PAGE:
Thursday, March 03, 2005

Nostalgia, you say?

Nostalgia is Onion-Flavored
Road trips meant Funyuns
onion-powdered O's
crunching like the popping of rice
crispies in dad's old Mazda pickup
white with maroon stripe
that chortled through small East Tennessee towns

the first house dad remembers
white clapboard and blue shutters
the first church Grandad started
(the second, the third)
where the boy with one blue eye, one brown
fell off his roof-
into soft green tufts of grass and dandelions-
and lived.
where dad found his class ring
weeks after, thrown by a jealous girlfriend,
the emerald glass scratched,
obscured high school letters.

We munched and licked fingers
washed down with Mountain Dew
the Eagles crackled through speakers
the green and his years swished by open, breathing windows
while mountains towered leaf-topped, hung with clouds.
Yellow food, yellow drink, yellow
sun peaked through the hills
glinted off my fifth grade metal smile.

I think I wrote this for a creative writing class my sophomore year of college, but mostly this poem reminds me of my childhood and my dad. When I was a kid, he took me on these short day-trips to all these tiny towns around East Tennessee where he grew up. My grandfather was a Baptist preacher, and they moved around a lot. My dad's family would move to a new town, set up a church, and when they finally got it going, they would move on again.

In particular, I remember visiting this very tiny town called Flag Pond. I always thought it was the smallest town I'd ever been to, and I doubt you could find it on a map. My father showed me the house his family lived in while there and pointed out the small crick in back of the house, where, Dad explained, Grandad baptized him. For a long time, I imagined this scene, my dad in a white, kid-sized choir robe and my grandad in his shirtsleeves, dipping my father's small body beneath the water.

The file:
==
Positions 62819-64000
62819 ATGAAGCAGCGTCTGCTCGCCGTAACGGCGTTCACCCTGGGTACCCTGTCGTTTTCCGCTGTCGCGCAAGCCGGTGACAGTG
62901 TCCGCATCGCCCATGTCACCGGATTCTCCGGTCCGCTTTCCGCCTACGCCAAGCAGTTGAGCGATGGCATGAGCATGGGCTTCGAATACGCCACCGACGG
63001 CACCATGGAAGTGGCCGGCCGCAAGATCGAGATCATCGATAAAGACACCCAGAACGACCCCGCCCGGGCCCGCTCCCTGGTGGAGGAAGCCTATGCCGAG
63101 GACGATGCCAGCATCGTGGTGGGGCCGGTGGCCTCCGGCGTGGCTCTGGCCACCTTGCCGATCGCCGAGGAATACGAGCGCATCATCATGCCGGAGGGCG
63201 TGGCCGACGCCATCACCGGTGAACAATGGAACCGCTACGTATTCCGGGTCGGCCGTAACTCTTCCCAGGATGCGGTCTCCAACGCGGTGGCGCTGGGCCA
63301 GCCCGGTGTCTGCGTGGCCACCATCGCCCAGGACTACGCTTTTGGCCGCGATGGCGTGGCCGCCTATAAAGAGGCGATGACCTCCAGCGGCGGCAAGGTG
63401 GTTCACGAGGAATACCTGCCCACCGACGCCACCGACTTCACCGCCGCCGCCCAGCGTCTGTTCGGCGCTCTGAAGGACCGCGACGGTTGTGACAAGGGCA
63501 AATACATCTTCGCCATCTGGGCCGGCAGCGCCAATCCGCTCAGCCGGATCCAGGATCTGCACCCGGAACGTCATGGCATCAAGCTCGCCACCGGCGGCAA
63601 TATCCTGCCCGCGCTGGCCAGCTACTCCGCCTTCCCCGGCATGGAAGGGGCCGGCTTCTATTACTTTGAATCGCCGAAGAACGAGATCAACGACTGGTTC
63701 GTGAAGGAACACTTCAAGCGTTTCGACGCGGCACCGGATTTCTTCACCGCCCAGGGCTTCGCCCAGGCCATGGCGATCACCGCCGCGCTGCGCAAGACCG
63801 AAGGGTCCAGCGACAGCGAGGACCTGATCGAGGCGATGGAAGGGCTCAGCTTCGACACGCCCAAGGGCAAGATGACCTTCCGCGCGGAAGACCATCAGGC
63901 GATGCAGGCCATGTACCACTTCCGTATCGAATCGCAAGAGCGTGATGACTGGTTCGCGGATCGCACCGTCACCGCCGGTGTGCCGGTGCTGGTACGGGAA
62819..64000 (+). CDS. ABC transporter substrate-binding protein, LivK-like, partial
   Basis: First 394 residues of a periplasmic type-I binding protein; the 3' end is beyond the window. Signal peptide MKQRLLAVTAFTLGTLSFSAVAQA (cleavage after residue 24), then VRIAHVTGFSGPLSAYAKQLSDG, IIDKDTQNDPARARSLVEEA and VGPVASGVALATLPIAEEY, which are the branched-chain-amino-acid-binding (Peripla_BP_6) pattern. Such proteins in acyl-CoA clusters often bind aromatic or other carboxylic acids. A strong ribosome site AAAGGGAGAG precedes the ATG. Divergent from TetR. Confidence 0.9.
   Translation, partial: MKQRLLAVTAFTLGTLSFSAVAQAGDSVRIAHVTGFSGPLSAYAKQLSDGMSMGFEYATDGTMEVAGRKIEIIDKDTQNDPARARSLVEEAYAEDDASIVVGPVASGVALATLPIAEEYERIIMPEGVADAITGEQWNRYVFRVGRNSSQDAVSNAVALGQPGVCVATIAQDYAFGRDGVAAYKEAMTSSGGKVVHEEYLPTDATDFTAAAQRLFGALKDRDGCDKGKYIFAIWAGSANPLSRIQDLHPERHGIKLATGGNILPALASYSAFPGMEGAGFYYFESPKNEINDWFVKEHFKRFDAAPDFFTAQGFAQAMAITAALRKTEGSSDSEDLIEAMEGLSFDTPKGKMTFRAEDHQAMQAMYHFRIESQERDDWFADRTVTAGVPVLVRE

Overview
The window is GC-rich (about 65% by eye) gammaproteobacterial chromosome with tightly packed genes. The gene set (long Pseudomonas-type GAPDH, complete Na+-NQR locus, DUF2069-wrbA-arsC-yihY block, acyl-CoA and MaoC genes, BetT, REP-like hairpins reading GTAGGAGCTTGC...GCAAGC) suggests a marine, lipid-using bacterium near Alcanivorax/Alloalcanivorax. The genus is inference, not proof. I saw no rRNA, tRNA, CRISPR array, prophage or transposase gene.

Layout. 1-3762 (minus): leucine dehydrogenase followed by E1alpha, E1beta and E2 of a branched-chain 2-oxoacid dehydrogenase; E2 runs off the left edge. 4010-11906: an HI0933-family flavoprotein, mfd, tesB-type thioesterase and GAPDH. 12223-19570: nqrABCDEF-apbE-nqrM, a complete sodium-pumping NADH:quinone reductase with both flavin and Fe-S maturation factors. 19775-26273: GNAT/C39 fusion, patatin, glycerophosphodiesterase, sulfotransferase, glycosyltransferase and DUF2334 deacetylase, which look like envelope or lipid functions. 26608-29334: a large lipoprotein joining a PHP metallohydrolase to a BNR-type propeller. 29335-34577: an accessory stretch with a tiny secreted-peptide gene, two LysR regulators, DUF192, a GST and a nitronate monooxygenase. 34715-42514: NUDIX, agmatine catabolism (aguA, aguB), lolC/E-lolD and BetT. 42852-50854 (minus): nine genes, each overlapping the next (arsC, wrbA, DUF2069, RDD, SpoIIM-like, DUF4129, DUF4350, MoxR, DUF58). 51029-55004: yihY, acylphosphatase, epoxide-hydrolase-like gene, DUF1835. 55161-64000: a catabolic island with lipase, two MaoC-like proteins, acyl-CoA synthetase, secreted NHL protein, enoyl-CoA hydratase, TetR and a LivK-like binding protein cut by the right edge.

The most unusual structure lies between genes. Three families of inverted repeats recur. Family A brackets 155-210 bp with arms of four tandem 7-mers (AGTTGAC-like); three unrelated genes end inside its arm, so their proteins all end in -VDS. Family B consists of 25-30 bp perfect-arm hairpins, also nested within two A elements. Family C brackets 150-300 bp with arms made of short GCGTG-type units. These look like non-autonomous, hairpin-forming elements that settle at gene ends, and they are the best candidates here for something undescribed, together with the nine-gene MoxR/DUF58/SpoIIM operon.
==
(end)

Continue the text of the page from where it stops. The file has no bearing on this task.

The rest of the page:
Of course, I doubt if my father's family had money for anything as fancy as a choir robe, but the image sticks with me. Besides the choir robe fantasy, another memory always comes to mind when I read this poem. When we pulled into Flag Pond, Dad parked his truck in a dirt lot across the street from a small church. As we walked across the two-lane highway, baking in the sun, he explained that my grandfather started this church. It was a Sunday, and all the churchgoers hung in small groups outside the meeting house, chatting, while kids chased each other on a grassy knoll near the treeline.

Dad walked up to a lady I'd never met before and asked if she remembered him. She stared at him for some seconds before admitting that he looked a little familiar. When he explained who his father was, she was delighted and hugged him excitedly. A few years older than my father, she had been his babysitter, and she told us that she now lived in the house where his family had. She gave us a tour of the sanctuary and gushed endlessly about what a great man my grandfather was.

Come to think of it, my grandfather died the year before I wrote this poem. He had always been a detached relative. I only saw him a couple of times a year, usually at Thanksgiving. My father always described him as cold and stern. Grandad barely acknowledged me except for the hug hello and the hug goodbye. Yet, to this woman, he was a great man. In fact, she called him her savior (small "s" here), because he introduced her to Jesus, because he baptized her. Grandad gave meaning and purpose to the lives of so many people, yet he seemed unable to truly connect with those who were closest to him. I couldn't understand this as a child. I was just afraid of him.

However, a couple of months ago, I visited his grave for the first time since his funeral. And I wept. I wept because I never really got to know the great man who brought love, acceptance, and hope to so many. I wept because I knew he loved me, but he couldn't show me. Not because he was emotionally crippled or had a bad childhood, but because he loved people by bringing them to Christ. And I never let him do that for me.

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